“The people who really care about you will go the extra mile for you.”
This is popular self-help dogma.
And, it’s not true.
In my twenties, I ruined at least three friendships because I believed that someone who cared about me should show up for me in a very exacting, certain way. They would essentially prove themselves as friends by “going the extra mile” for me.
As a for instance: someone didn’t come to a birthday dinner I was holding because she had new dietary restrictions and the restaurant where the dinner was being held was pasta, pasta, pasta. In what I can only, in hindsight, admit to as total manipulation, I rather sweetly called her and left a long voicemail about how the important thing was that she was there. She could eat beforehand! She could just come and make conversation!
When she didn’t come to my birthday dinner, I was distant and cold to her next time I saw her. I was punishing her.
And then, oh wow look! She no longer wanted to be my friend. Shocker.
In my mind, the people who really cared about you were people who would prove it to you. If they knew something was important to me, they’d show up for it. They’d come to all the birthdays, dinners, housewarmings, remember to call, text back right away, drop everything if I was in a crisis.
What I understand now is that none of those things are actually love.
Why We Do This
We do it because we don’t want to be wounded, again.
Vulnerability: I didn’t want to be alone on my birthday. That’s why I pushed this friend to come. If she showed up, even if it cost her something to do that, then in my mind she’d be proving to me that she cared about me and about our friendship, which would mean I wasn’t alone and I’d have my “evidence” that I was loved (she showed up! That’s my evidence!).
Consider this for yourself. Do you do this in your marriage? Does your husband only show you he loves you if he follows the exact prescription you’ve laid out for him to show you that he cares? Are your kids only showing you that they care if they always remember to call?
The concepts of what other people need to do for us in order to prove their love are really just about us. We ask this of others because we don’t want to re-experience some kind of prior wounding.
It’s a form of asking others to protect us against our own wounds.
And sorry, but…that’s not someone else’s job. It’s my job to work on my wounds. Your job to work on yours. We can only help one another if the help is authentically given.
Given that most of us want to heal from our wounds, not spend our lives avoiding, here’s an interesting question:
What if not getting what you want is the best thing that could ever happen to you?
I Cannot Be Contained
In the years since, I’ve experienced both sides of the dynamic. I’ve been on the receiving end of the message that “If you love me, if you care, if I matter to you, then you’ll…” and it doesn’t feel good.
It doesn’t feel good because it’s manipulation. Love can’t live in the vise grip of manipulation.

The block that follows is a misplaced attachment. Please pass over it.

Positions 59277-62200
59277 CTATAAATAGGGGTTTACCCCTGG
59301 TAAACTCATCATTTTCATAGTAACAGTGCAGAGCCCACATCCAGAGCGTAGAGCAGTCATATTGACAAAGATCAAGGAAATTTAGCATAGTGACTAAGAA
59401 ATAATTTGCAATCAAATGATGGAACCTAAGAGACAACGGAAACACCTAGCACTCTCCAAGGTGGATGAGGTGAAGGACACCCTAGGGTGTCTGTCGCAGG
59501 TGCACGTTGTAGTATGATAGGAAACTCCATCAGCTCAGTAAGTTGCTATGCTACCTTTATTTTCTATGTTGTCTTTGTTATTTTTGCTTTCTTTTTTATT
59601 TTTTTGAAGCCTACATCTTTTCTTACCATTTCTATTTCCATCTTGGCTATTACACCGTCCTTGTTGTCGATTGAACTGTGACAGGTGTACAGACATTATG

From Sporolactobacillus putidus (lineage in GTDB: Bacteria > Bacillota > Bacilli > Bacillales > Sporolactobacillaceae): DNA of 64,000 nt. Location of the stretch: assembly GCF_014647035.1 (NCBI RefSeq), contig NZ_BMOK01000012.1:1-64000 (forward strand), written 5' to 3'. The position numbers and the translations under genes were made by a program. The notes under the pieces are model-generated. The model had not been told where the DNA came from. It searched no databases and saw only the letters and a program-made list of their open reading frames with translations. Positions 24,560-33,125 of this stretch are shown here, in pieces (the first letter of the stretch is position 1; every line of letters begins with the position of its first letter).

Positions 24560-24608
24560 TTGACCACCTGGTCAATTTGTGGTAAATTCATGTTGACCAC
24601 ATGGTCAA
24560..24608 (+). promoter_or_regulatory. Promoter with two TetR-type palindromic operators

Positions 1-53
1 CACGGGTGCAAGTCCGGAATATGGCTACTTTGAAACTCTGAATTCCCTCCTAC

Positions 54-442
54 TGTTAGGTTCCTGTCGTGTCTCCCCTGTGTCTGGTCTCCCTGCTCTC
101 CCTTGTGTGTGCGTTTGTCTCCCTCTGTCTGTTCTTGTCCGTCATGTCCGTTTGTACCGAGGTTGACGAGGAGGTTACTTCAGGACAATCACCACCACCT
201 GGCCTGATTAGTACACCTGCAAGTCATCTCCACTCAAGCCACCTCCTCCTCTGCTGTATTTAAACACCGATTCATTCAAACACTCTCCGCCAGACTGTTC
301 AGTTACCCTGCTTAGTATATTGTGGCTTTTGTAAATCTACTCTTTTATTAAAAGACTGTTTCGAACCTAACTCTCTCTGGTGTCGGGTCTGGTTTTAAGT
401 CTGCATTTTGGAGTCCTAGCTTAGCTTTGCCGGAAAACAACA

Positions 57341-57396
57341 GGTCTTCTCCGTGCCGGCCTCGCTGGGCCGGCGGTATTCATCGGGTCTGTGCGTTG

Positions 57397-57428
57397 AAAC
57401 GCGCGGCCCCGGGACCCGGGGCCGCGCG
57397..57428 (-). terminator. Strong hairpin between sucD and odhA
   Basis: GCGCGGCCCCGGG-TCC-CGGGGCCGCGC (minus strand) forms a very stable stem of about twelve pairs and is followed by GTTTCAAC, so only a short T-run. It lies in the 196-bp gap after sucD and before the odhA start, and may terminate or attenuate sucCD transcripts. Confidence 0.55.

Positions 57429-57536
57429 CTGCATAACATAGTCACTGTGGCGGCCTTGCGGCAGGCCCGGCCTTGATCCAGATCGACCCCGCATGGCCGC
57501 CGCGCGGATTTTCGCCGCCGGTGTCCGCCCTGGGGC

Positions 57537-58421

It doesn’t feel good because it’s conditional. Love is unconditional.
It doesn’t feel good because it’s dysfunction. Love doesn’t thrive within dysfunction.
I’ve come to understand that my spirit cannot be contained, and my spirit always knows when something (a lie, a circumstance) or someone is trying to contain it.
If I know that saying “no” to a request will mean incurring a consequence, then I am existing under conditions that are not free.
It’s Hard to Release Attachment
Back to that question: what if not getting what you want is the best thing that could ever happen to you?
It would trigger all of your stuff. It would force you to deal with it. (Good!)
When the friend in the aforementioned birthday dinner incident walked away, she forced me to release my attachment. I couldn’t attempt to control her, anymore, and then I got exactly what I had feared:
I was alone.
It was really fucking painful. I was ashamed of my behavior. I berated myself and called myself horrible things and felt straight into those deep pockets of shame, the ones that tell you that you’re the worst person on earth (shame can be a bit dramatic).
I went there, I was in it, and I came out on the other side to understand more of this part of myself that was wounded and needed compassion. I have nothing but total respect for this friend when I think of her, today. In fact, I admire her–she had enough self-respect to say “no” to dysfunctional, manipulative behavior that I was trying to pass off as love.
Even though I know these things, of course I still catch myself: tallying what someone else does versus what I do. Paying attention to whether or not they’re paying attention.
It’s a shit-ton of wasted energy, energy I’d rather spend working through what’s underneath that.
The call is always there: What wound will I need to face if they don’t do what I’m hoping they’ll do and I have to deal with what comes up?
The answer to that question is your freedom.